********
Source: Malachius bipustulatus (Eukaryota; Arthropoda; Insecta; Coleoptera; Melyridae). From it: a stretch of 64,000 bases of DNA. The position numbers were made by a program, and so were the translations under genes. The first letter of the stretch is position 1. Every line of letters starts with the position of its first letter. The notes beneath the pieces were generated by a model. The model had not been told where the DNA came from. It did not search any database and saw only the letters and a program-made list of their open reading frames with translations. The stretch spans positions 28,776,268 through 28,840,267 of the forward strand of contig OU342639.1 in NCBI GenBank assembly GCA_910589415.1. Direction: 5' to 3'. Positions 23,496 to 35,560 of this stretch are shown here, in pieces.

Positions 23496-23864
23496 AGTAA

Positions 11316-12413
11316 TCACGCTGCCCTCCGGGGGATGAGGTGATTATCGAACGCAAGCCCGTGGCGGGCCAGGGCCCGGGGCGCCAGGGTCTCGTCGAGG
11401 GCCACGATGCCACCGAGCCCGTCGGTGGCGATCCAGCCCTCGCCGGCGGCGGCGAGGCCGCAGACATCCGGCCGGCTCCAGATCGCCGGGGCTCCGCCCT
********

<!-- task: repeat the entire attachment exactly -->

Source: Malachius bipustulatus (Eukaryota; Arthropoda; Insecta; Coleoptera; Melyridae). From it: a stretch of 64,000 bases of DNA. The position numbers were made by a program, and so were the translations under genes. The first letter of the stretch is position 1. Every line of letters starts with the position of its first letter. The notes beneath the pieces were generated by a model. The model had not been told where the DNA came from. It did not search any database and saw only the letters and a program-made list of their open reading frames with translations. The stretch spans positions 28,776,268 through 28,840,267 of the forward strand of contig OU342639.1 in NCBI GenBank assembly GCA_910589415.1. Direction: 5' to 3'. Positions 23,496 to 35,560 of this stretch are shown here, in pieces.

Positions 23496-23864
23496 AGTAA

Positions 11316-12413
11316 TCACGCTGCCCTCCGGGGGATGAGGTGATTATCGAACGCAAGCCCGTGGCGGGCCAGGGCCCGGGGCGCCAGGGTCTCGTCGAGG
11401 GCCACGATGCCACCGAGCCCGTCGGTGGCGATCCAGCCCTCGCCGGCGGCGGCGAGGCCGCAGACATCCGGCCGGCTCCAGATCGCCGGGGCTCCGCCCT